Second, we've substituted a verb for a noun. There's no need for settling away indefinitely, being only a little bit settled is good enough. Extension is the position, not the verb of achieving it.


    Unfortunately, no to both of these - unless the follower has settled so far that she is depending on the leader for support, which is not the modern style. In extension, she can still come forward early or late, deliberately or not. We're still talking about physics and human physiology - not magic.
     
  18. Steve Pastor

    Steve Pastor Moderator Staff Member

    I consulted my dictionary, which has these definitions.

    leverage - The action of a lever. (Boy that's helpful!)

    lever - a simple machine consisting of a rigid body, usually a metal bar, pivoted on a fixed fulcrum.

    So, I would not use the word leverage as kayak did.

    compression and extension work for me, as does elasticity.

    Regarding the use of arms...
    If I keep my arm at approxinately the same angle when I take my first step of the "basic pattern", which is backwards on my left, the woman will feel a strong pull which is a direct consequence of my moving away from her .
    Where I dance, and I dare say, most everywhere I've seen people dance socially, most dancers are very unconnected to the music.
    (I read the other day in Wikipedia that music and dance being separate things is a Western concept. I find that a very interesting concept.)
    The lack of connection with the music is most noticable when something is very fast or very slow. With very fast music you to take smaller steps and stay close to your partner. If you don't you won't be able to move forward in time, and it will feel like the man is pulling you.

    Regarding "lower body centers", I'd have to say it's a valid concept. The feel of an anchor step is a direct result of doing this. It's a small thing, usually, that can be accomplished my letting your weight settle onto the entire foot, rather than being at the front of the foot, and/or bending the knees a bit more. If is not so, then the anchor step consists soley of cessation of movement.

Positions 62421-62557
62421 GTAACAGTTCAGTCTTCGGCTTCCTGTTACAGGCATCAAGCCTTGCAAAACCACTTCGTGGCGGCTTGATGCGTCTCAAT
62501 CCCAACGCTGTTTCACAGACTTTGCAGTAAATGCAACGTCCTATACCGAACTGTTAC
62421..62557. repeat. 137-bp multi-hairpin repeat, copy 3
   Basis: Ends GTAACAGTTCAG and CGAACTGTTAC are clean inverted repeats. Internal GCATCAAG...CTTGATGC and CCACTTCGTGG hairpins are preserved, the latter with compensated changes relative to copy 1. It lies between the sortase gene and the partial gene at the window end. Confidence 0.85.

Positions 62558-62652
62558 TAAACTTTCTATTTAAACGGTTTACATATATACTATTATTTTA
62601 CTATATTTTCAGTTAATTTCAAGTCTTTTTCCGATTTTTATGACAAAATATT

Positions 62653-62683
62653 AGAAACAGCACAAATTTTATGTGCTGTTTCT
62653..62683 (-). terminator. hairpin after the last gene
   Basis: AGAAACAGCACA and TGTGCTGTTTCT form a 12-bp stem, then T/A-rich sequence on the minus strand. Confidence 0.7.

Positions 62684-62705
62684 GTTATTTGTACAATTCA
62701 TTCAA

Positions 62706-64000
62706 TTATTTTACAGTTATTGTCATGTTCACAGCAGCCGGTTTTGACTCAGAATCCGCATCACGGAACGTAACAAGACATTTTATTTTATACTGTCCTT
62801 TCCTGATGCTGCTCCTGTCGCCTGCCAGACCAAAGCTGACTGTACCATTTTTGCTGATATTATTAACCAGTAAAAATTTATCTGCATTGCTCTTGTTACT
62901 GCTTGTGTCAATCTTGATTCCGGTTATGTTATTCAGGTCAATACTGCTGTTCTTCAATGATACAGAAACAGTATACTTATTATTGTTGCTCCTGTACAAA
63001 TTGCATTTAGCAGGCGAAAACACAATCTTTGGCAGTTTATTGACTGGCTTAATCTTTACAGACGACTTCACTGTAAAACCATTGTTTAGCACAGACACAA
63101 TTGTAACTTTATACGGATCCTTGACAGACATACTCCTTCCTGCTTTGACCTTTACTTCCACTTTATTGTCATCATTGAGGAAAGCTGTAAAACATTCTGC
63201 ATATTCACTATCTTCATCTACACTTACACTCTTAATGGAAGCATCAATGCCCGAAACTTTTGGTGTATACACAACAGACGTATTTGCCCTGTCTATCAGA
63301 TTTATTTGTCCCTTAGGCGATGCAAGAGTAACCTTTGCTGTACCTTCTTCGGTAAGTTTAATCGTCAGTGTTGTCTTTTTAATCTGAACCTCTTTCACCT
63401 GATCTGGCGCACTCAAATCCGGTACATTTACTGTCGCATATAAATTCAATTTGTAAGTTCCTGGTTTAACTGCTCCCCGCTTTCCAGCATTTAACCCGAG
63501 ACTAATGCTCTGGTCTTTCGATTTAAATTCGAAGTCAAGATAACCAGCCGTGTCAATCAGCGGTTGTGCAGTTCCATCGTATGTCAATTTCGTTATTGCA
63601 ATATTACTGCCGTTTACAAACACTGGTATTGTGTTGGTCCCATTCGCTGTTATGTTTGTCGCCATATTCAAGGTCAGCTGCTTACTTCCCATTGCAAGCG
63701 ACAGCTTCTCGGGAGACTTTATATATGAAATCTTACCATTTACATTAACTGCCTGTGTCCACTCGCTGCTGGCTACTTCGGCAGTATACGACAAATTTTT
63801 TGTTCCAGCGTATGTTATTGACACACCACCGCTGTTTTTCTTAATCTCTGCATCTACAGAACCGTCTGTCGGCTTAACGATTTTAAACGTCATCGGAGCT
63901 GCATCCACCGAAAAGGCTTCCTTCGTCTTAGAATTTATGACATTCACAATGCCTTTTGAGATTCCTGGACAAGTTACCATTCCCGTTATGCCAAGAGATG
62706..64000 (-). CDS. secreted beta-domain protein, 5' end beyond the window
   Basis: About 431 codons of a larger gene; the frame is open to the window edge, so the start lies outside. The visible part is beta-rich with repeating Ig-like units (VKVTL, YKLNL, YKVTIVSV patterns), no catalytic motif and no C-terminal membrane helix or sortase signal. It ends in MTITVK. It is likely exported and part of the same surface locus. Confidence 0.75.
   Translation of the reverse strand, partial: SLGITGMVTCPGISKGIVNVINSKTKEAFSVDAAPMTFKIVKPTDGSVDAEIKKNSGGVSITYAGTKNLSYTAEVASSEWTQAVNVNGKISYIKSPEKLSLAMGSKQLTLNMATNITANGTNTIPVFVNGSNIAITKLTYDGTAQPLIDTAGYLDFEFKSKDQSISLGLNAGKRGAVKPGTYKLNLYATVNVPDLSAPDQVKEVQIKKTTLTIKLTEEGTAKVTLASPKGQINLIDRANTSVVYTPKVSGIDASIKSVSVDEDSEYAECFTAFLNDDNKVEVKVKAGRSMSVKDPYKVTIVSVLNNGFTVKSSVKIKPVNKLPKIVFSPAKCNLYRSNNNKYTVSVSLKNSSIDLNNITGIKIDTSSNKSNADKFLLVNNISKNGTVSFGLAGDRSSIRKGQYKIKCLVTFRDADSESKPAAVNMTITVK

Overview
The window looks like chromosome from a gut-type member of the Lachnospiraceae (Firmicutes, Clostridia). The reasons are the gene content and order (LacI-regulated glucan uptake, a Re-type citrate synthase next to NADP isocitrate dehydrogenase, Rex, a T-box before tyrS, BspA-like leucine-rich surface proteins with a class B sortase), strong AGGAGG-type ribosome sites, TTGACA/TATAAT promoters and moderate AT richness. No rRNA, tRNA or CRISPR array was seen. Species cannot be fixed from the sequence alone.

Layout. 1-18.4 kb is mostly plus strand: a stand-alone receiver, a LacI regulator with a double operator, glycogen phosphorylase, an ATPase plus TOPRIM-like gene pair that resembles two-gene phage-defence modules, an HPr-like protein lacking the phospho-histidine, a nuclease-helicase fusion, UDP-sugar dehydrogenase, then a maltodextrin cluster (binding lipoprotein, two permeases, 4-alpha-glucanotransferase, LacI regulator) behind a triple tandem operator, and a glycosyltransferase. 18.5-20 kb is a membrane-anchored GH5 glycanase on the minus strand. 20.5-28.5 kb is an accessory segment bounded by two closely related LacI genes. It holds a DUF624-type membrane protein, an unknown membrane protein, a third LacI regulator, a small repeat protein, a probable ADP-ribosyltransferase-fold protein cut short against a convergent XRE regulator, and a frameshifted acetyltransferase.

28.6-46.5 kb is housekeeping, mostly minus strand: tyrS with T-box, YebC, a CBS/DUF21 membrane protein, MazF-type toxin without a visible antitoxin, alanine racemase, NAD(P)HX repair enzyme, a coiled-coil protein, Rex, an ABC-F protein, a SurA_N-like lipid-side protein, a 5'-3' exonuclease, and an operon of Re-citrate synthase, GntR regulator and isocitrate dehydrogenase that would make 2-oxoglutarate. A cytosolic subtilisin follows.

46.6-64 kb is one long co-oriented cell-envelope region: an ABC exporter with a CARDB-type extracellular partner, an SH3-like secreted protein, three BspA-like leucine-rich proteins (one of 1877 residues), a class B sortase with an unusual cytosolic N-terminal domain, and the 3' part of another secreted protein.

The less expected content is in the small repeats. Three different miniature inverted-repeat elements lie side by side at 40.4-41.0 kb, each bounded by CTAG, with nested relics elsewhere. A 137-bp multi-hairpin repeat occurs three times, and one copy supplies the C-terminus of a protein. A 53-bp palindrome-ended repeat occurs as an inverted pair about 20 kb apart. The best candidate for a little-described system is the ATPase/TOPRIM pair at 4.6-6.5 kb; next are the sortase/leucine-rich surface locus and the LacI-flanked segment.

(ps I became sensitized to this via Agentine Tango)

    So with leverage, the lady doesn't come forward until led and then there really isn't a choice but to come forward.
    If you want to have fun sometime, try moving towards your partner for "step one", rather than away.

    "unless the follower has settled so far that she is depending on the leader for support, which is not the modern style"
    You know, I wonder if the women who complained about me actually leading them to step foward at the Skippy Blair lesson I took learned "the modern style". To me, it felt like they wanted to do their steps on their own.
    Sometimes I'll play with that connection by doing rock steps in place. There has to be SOME mutual support for that to happen. But it is not extreme or "total". But it "total support" the right term?

    Dancelf, care to elaborate with approximate dates for when this "modern" development took place? If West Coast Swing becomes increasing less dependent on the connection...

    And, I like this, and think it is right on...
    "Second, the actual connection becomes more sensitive to small changes in the distribution of weight in the support; translation: partner can feel where your feet are, and can actually match your weight changes on touch alone."
    But, isn't it a bit at odds with the previous paragraph?
     
  19. Dancelf

    Dancelf Member

    There are all sort of terms used in dance which are at odds with definitions you'll find in dictionaries. Kayak's definition may be unfortunate, but it is a very common usage. "The name of the song is called Haddocks Eyes..."


    Almost true. There are a couple important distinctions, which is one of the reasons I don't use the verb "pull" to describe this action. First, the inertia of your own body mass causes the acceleration of the movement to smooth out. Second, the tension in the musculature of the hand and arm is very different from a pull.